The construction sector added 6,000 jobs in July — bringing employment in the industry to its highest level since 2009, the U.S. Bureau of Labor Statistics reported on Friday.
At the same time, unemployment in the sector dropped to 474,000 — a 14-year low, according to an analysis of government data by the Associated General Contractors of America.
Overall, the U.S. economy added 215,000 jobs in July, which is an average monthly hiring pace when compared with the rest of the year so far. Unemployment across industries hit a seven-year low of 5.3%, the government reported.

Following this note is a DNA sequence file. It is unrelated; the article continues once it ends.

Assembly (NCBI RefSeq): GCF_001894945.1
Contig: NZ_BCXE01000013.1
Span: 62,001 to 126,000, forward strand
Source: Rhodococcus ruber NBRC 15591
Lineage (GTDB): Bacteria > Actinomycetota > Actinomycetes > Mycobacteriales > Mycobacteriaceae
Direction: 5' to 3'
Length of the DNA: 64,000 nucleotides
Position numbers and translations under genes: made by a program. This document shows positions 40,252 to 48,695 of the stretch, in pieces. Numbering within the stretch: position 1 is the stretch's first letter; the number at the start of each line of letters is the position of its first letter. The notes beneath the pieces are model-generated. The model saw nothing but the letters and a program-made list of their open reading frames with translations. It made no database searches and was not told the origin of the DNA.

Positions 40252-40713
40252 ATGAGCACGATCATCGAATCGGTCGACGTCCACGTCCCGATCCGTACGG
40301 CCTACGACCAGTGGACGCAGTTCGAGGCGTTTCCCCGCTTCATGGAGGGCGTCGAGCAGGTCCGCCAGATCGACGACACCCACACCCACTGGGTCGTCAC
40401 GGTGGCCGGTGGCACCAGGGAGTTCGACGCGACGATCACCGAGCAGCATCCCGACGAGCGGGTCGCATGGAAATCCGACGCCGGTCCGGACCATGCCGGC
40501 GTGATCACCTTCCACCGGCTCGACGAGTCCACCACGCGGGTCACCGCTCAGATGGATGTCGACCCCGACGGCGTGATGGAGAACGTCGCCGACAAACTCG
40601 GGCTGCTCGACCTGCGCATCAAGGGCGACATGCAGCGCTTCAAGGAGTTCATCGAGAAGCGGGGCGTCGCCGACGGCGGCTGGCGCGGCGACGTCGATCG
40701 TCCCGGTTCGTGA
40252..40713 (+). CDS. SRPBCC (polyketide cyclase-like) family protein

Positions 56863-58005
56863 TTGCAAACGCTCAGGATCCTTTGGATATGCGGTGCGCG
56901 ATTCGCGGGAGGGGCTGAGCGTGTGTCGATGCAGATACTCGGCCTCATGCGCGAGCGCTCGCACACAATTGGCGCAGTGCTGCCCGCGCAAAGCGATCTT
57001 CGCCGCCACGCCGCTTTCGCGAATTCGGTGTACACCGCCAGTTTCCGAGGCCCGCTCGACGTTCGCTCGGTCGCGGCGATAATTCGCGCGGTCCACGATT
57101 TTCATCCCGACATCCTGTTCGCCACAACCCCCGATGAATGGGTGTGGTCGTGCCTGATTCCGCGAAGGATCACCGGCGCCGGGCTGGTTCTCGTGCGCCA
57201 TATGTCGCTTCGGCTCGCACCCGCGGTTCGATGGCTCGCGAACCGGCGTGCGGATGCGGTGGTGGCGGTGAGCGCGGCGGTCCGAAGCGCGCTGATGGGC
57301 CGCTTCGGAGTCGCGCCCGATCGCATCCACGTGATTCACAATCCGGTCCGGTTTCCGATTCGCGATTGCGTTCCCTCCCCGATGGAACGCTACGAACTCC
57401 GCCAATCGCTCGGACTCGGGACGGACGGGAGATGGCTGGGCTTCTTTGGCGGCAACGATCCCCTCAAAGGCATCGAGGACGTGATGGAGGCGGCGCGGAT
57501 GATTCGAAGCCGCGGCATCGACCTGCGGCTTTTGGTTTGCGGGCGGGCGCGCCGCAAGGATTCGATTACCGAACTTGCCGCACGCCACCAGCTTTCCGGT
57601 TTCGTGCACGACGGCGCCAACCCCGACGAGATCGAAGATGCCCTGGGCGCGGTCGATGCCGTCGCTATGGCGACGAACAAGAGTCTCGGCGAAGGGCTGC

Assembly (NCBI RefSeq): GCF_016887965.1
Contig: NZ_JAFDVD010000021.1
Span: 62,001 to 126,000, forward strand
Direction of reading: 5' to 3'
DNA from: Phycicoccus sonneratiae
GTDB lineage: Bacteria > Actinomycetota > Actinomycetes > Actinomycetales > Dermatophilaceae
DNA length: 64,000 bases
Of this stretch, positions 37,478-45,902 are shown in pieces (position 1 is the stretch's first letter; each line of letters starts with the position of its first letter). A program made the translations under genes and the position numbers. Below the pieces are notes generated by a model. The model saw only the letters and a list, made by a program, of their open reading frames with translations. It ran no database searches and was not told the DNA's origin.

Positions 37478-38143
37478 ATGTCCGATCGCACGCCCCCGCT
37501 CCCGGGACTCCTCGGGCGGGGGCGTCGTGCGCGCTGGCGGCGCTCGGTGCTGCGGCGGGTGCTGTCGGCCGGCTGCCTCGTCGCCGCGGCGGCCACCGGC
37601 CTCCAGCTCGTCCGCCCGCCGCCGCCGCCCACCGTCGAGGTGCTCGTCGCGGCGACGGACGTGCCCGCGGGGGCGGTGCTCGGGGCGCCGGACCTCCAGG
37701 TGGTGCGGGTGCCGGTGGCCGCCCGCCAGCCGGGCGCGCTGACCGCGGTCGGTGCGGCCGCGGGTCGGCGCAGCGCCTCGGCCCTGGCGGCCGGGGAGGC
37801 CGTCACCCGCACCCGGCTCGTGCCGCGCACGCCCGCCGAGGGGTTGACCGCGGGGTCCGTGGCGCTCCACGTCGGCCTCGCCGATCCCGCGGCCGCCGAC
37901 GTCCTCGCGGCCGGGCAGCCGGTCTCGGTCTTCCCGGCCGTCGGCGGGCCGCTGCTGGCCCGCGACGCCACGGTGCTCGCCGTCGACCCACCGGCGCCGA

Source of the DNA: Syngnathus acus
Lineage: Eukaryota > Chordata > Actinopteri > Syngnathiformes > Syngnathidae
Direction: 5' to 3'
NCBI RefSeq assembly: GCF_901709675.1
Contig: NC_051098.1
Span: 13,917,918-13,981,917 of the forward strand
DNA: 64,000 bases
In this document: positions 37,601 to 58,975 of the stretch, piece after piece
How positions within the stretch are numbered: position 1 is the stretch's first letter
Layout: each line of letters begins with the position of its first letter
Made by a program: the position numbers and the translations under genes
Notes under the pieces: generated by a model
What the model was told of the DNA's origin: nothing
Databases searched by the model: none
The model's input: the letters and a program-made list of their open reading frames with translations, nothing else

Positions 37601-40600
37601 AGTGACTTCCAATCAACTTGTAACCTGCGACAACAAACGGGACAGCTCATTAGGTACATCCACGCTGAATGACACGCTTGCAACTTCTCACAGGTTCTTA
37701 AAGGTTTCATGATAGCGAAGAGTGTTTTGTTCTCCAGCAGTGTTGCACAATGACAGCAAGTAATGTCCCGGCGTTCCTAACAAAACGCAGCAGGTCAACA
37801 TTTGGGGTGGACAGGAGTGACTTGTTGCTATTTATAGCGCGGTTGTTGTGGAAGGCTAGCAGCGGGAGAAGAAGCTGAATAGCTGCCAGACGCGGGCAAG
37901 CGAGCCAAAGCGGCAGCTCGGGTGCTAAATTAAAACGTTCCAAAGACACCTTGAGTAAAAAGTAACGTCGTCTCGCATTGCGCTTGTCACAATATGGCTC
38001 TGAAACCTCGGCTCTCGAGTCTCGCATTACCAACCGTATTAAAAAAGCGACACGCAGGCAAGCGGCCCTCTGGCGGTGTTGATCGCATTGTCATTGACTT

Construction employment totaled 6.3 million in July, yet AGC Chief Economist Ken Simonson called the gain — and increases over the past five months — “intermittent and relatively sluggish.”
A dearth of qualified workers in the field continues to stymie job creation, Simonson said, noting it won’t be long before the shortage of skilled labor begins to negatively affect construction spending.
For now, however, construction spending is rising at its fastest rate since 2006, according to the AGC. When coupled with the brisk pace of hiring of architects and engineers, that indicates demand for construction will remain strong, even as contractors continue to struggle to find enough workers to staff upcoming projects.
Simonson blamed a dwindling labor pool on the exodus of older workers; the unreliability of construction jobs in an uncertain economy; and the lack of trade schools pumping new construction employees into the market.